Cop Car (Blu-ray) (2015)

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Released 15-Oct-2015

Cover Art

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Details At A Glance

General Extras
Category Thriller Featurette-Behind The Scenes-Cop Car Tour
Featurette-Behind The Scenes-Their First & Last Ride: The Making of Cop Car
Rating Rated M
Year Of Production 2015
Running Time 87:56
RSDL / Flipper Dual Layered Cast & Crew
Start Up Language Select Then Menu
Region Coding 4 Directed By Jon Watts

Universal Pictures Home Video
Starring Kevin Bacon
James Freedson-Jackson
Hays Wellford
Camryn Manheim
Shea Whigham
Sean Hartley
Kyra Sedgwick
Case Standard Blu-ray
RPI $24.95 Music Phil Mossman

Video Audio
Pan & Scan/Full Frame None English DTS HD Master Audio 5.1
German DTS HD Master Audio 5.1
Spanish dts 5.1
Hungarian dts 5.1
Polish dts 5.1
Portuguese dts 5.1
Widescreen Aspect Ratio 2.40:1
16x9 Enhancement
16x9 Enhanced
Video Format 1080p
Original Aspect Ratio 2.40:1 Miscellaneous
Jacket Pictures No
Subtitles English
Smoking No
Annoying Product Placement No
Action In or After Credits No

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Plot Synopsis

††† 2015ís Cop Car is the second feature film from director Jon Watts, whose debut endeavour, the intensely creepy Clown, began as a fake YouTube trailer that developed into a viral sensation. With Watts now tapped to oversee the next cinematic outing for Spider-Man over at Marvel, attention will no doubt be drawn to his initial low-budget indie endeavours. Cop Car is best described as a slightly simplified Coen Brothers movie in the vein of No Country for Old Men, Blood Simple and Fargo, with muted performances, plenty of atmosphere, prolonged passages of stillness, and relentless violence, examining the dire price of a mistake. For those with the patience to sit through the movie, itís enormously rewarding, especially with a finale thatís both intense and difficult to forget.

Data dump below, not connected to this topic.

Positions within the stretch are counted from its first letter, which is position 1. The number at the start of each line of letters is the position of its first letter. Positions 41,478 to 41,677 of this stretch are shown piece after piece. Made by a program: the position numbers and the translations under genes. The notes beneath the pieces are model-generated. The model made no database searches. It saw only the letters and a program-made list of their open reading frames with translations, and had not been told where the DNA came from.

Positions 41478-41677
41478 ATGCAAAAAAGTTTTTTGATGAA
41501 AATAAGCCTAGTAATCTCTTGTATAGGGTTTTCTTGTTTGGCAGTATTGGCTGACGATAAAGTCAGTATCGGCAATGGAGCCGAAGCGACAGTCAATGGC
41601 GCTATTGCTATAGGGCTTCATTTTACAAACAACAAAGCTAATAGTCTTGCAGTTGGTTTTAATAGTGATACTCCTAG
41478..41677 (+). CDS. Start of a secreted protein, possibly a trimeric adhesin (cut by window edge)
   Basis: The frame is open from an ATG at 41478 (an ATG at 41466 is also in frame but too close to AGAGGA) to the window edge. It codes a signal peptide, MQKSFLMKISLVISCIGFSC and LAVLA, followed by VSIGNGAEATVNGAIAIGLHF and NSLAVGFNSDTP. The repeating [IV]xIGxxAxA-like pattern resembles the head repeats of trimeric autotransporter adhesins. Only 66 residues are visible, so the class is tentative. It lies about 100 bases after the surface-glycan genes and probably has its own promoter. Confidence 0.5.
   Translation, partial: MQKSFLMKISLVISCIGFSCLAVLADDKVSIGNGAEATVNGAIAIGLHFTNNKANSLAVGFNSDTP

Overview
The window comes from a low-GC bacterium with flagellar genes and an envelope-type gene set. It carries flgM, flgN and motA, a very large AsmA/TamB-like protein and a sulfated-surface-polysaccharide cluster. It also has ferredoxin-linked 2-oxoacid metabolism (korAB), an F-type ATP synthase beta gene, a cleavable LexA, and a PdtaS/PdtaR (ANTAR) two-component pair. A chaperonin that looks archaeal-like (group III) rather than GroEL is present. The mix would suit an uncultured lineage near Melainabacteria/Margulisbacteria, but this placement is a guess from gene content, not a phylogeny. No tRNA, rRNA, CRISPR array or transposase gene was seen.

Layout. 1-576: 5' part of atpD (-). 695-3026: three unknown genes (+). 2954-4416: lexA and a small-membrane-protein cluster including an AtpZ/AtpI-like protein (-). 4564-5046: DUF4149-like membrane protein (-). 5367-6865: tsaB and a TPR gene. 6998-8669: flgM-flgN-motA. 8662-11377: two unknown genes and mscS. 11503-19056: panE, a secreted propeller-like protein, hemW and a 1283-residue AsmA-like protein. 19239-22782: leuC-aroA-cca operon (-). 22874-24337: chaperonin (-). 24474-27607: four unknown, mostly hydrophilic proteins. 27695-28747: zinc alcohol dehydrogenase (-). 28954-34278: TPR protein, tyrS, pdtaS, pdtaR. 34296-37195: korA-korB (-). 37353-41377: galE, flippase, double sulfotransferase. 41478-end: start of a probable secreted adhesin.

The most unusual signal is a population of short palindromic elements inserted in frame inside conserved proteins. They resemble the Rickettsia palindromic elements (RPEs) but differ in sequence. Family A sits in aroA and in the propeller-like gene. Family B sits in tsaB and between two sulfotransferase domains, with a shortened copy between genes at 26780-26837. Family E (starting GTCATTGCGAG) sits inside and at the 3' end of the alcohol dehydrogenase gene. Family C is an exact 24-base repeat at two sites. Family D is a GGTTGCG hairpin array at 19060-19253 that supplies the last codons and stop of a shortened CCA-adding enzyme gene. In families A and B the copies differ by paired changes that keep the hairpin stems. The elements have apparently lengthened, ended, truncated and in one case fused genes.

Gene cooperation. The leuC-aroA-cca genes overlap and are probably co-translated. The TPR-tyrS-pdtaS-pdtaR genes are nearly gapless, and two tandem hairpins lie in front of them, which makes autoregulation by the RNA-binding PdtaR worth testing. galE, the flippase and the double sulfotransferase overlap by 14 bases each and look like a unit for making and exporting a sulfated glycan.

††† Whilst hiking through the middle of nowhere one afternoon, bored young boys Travis (James Freedson-Jackson) and Harrison (Hays Wellford) happen upon a sheriff cruiser, which piques their curiosity. Unattended and with the keys still in it, the pair take advantage of the situation, taking the cop car on a joyride for a once-in-a-lifetime adventure. The owner of the automobile is a certain Sheriff Kretzer (Kevin Bacon), a corrupt cop whoís knee-deep in criminal activities and is determined to recover his vehicle, all the while endeavouring to keep the entire incident a secret from his colleagues.

††† Cop Car is grounded in a sense of reality since Watts visibly understands children. The picture briskly establishes Travis and Harrison as preteen boys without a stable home life, traversing the dusty landscapes to alleviate their boredom. They arenít juvenile delinquents or rebels, but rather regular boys with heightened imaginations, perceiving the car as a really fancy plaything. Better yet, their dialogue and actions are naturalistic and believable. With it being so easy to latch onto the pair, the narrative is nail-biting, particularly since Travis and Harrison are naÔve about the grave danger and consequences of this situation that any adult would be able to recognise. Thereís even a scene in which they find a cache of firearms and try out a bulletproof vest - itís uncomfortable to watch because we as viewers know the potential consequences, but itís precisely what would transpire if ten-year-old boys had access to such items without adult supervision.